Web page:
The Hong Kong-based head of the financial services industry’s main educational organisation says the industry faces radical change in the next 10 years. And so does its reputation. For the better.
Paul Smith, global chief executive of the CFA Institute, said the industry should prepare for a massive contraction and a culture of ‘capitalism with purpose’ driven by a new generation of responsible investors.
Speaking to AsianInvestor following the CFA Institute’s annual conference in Hong Kong last week, Smith said the association’s big research project for 2018 is to look at the future state of the investment management business. Although it’s too soon to know the final conclusions, he suggests the industry should prepare for massive disruption.
Smith said at the very least it will create more options for investors “and hopefully over time it creates more consistency and a lot better value for money.”
Notwithstanding the contraction seen since the global financial crisis of 2007-2008, the financial services industry has grown fat at the expense of investors over the last 30 years and its share of GDP and gross margins are unsustainable, he said.
“The last 30 years has seen financial services accrete more of GDP to itself, to the point where we are now an overblown industry,” Smith said. “Roughly, we will move from 24% of global GDP back to about 16%. So the industry is going to contract by around 33%.”
BETTER CLASS OF PERSON
The outsized profit margins that banks and other financial firms have grown used to will also soon end, which is “wonderful news” for the industry, because it will bring about a change in why people get involved in financial services, Smith said.
“What it means is that young people who are motivated purely by money will go elsewhere. They won’t come to us and as a result we will hire a better class of person and run better businesses."
That new generation of financial professionals will be mirrored by a new generation of investors. “The client is changing with the millennial generation and women making up a bigger percentage of the asset-owning classes. These asset owners are a proxy for society in many ways and they think differently about their money,” Smith said.
The crisis of identity for financial services is the result of the industry’s mindset in recent years. “For an industry that represents such an enormous percentage of GDP, it has very little social output. That can’t be healthy and it’s just an accident waiting to happen – as it did in 2008.”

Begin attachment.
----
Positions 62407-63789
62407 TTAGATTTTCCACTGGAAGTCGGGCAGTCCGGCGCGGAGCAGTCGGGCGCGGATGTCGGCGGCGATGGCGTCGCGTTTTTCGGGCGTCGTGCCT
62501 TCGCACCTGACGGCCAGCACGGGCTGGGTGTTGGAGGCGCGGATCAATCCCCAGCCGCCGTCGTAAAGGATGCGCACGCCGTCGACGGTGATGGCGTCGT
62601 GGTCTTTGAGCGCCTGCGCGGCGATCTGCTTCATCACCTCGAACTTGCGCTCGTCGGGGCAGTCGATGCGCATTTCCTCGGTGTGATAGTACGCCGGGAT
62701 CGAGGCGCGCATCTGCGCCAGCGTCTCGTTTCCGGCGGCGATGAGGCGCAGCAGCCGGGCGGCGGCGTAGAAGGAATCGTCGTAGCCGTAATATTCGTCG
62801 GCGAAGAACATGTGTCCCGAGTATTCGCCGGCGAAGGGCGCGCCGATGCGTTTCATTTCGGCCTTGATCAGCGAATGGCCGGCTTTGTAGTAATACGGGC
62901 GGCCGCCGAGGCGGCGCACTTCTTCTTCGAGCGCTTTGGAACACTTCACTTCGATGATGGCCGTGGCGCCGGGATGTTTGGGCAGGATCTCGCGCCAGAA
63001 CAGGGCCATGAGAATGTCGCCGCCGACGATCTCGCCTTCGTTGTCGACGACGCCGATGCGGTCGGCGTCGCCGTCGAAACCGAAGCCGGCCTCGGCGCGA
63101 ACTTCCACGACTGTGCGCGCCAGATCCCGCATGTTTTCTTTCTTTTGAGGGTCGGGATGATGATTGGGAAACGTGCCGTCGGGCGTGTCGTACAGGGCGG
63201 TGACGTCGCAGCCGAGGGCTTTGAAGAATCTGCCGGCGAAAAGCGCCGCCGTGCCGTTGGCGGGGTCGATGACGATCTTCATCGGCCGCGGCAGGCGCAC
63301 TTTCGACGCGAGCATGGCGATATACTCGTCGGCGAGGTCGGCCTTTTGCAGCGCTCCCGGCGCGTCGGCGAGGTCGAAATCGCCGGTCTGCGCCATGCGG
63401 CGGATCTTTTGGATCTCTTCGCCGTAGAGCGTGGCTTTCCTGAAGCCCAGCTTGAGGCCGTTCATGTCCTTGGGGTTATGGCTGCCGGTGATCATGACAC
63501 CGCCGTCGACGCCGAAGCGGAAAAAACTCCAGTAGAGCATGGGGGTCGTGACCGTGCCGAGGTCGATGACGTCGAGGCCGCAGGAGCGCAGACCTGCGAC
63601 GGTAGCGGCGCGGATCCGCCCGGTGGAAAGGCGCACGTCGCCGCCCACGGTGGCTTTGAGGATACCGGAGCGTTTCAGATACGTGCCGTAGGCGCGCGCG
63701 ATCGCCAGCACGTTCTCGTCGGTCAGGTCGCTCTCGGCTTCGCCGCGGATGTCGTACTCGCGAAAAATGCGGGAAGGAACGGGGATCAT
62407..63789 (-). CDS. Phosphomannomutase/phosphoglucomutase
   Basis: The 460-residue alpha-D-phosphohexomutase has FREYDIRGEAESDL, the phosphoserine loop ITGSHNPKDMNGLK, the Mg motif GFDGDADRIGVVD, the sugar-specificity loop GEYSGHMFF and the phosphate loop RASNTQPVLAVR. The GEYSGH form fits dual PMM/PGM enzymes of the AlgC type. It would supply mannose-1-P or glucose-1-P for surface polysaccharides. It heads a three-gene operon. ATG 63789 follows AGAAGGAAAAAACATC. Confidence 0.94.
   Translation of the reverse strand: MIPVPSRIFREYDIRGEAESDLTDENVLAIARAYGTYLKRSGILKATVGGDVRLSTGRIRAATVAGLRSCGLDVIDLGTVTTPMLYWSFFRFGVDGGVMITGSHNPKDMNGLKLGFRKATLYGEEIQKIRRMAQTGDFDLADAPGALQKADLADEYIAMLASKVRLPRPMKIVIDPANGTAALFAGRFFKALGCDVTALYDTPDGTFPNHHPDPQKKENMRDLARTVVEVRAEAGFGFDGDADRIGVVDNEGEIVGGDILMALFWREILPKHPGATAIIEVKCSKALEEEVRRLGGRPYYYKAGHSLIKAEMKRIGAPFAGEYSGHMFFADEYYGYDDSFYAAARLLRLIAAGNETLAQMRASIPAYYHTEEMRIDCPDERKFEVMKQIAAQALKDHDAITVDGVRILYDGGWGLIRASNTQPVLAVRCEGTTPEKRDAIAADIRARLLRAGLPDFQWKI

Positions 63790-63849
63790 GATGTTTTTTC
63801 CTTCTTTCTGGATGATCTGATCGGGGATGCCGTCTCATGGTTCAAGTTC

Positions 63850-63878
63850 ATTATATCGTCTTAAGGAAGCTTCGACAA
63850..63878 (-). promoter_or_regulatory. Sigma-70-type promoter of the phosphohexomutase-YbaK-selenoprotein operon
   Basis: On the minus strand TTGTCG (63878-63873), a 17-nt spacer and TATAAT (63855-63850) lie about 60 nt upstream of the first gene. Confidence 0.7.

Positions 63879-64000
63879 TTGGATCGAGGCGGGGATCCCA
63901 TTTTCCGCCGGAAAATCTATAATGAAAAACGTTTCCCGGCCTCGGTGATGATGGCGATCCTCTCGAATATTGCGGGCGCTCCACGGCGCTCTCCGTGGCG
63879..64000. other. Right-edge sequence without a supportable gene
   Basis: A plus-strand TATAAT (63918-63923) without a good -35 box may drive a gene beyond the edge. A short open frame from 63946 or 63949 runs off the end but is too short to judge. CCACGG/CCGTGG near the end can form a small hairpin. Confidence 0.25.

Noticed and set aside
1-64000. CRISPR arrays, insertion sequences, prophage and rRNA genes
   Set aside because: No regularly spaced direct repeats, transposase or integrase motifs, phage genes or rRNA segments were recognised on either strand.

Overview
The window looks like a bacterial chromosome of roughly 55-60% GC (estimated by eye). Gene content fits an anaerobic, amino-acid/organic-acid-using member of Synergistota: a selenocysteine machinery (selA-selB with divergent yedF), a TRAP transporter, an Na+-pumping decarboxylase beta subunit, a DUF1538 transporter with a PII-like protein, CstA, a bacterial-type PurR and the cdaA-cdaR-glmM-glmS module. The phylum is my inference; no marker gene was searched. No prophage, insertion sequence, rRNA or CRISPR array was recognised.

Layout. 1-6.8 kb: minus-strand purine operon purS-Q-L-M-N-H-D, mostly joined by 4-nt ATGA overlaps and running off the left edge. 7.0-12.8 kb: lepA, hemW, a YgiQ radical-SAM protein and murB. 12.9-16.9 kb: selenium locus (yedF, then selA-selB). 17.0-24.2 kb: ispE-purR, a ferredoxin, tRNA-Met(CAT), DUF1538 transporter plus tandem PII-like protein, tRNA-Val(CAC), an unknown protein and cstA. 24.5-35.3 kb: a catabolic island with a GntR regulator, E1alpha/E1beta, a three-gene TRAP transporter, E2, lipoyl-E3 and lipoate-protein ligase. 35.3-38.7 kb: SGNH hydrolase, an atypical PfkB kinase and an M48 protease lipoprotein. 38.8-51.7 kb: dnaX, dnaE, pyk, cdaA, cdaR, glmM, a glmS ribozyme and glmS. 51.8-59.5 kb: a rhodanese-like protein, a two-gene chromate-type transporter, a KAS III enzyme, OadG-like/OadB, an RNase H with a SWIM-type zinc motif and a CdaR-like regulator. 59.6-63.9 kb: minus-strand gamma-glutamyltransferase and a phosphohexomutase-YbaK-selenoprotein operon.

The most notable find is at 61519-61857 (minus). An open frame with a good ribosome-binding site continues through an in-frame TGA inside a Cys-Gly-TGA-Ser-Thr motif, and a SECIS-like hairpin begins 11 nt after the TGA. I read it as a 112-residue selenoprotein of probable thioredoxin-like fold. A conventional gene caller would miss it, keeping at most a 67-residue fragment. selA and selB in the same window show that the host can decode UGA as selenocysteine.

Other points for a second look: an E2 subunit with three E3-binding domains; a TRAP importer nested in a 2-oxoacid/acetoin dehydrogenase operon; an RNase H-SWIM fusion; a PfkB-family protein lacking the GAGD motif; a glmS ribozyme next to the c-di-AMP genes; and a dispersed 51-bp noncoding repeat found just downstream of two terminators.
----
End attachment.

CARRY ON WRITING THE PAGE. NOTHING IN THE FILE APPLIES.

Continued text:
That the lessons of 2008 have still not resulted in a cleaner, more trustworthy financial services industry is at least partly because the financial sector "doesn’t acknowledge that it isn’t working. The industry needs to step up and take responsibility. Everybody passes the buck, as they did in 2008.”
Smith said the recent scandals in Australia involving AMP and Commonwealth Bank are just the tip of the iceberg: “They’re just the people who got caught, so we shouldn’t be celebrating their downfall in any major fashion.” Their downfall was a systematic failing rather than a personal one, he suggested.
“The mistake is to assume, whether it’s AMP or Wells Fargo (in the US), that the people at the top are bad people -- they’re not. They are incentivised badly; they march to a share price drumbeat and that’s the way their compensation packages are organised. That’s the way people judge success and so capitalism per se is the problem. Because if that’s the only metric we have for people, why are we surprised that they do things we find morally distasteful?”
Smith says CFA’s stance is to engage in a much closer dialogue with local regulators and like-minded associations. But the dialogue needs to extend beyond this, he said. “To assume you are going to change the world from one narrow vantage point is at best silly and at worst arrogant.” It needs to go beyond a talking shop, he said, to “make finance fit for its purpose”.
The conversation that Smith expects to have with regulators in Australia is likely to revolve around tighter regulation. But Smith said that more regulation is not the solution and that “there are other tools geared around culture and conduct.”
Taking an optimistic view, Smith believes that financial technology could help the industry.
“Technology is possibly our saviour because what it will allow us to do is be much more transparent, more consistent in our advice, much more tailored to the needs of individuals and, finally, much more effective. Over time, people will come to recognise the value people are adding."
Ultimately, though, it is the new industry players that will define the route the industry takes in 10 years’ time. Fintech in financial services is overwhelmingly being led by Chinese companies and Smith says the likes of Ant Financial will help the traditional players change their business models.
“The overwhelming thing I hope the change brings is simplicity of product,” he told AsianInvestor.
At another conference in Hong Kong last week, Smith said he attended a fintech session where a speaker asked an audience of 120 professionals how many had bought a fund via their mobile phone. "Not one of them had. So when we think about the onset of financial technology we also have to consider [that] we are right at the very start of this process and humans don’t change that quickly. But how cool would that be, if you bought a fund, you switch it on and it works, like buying an iPhone.”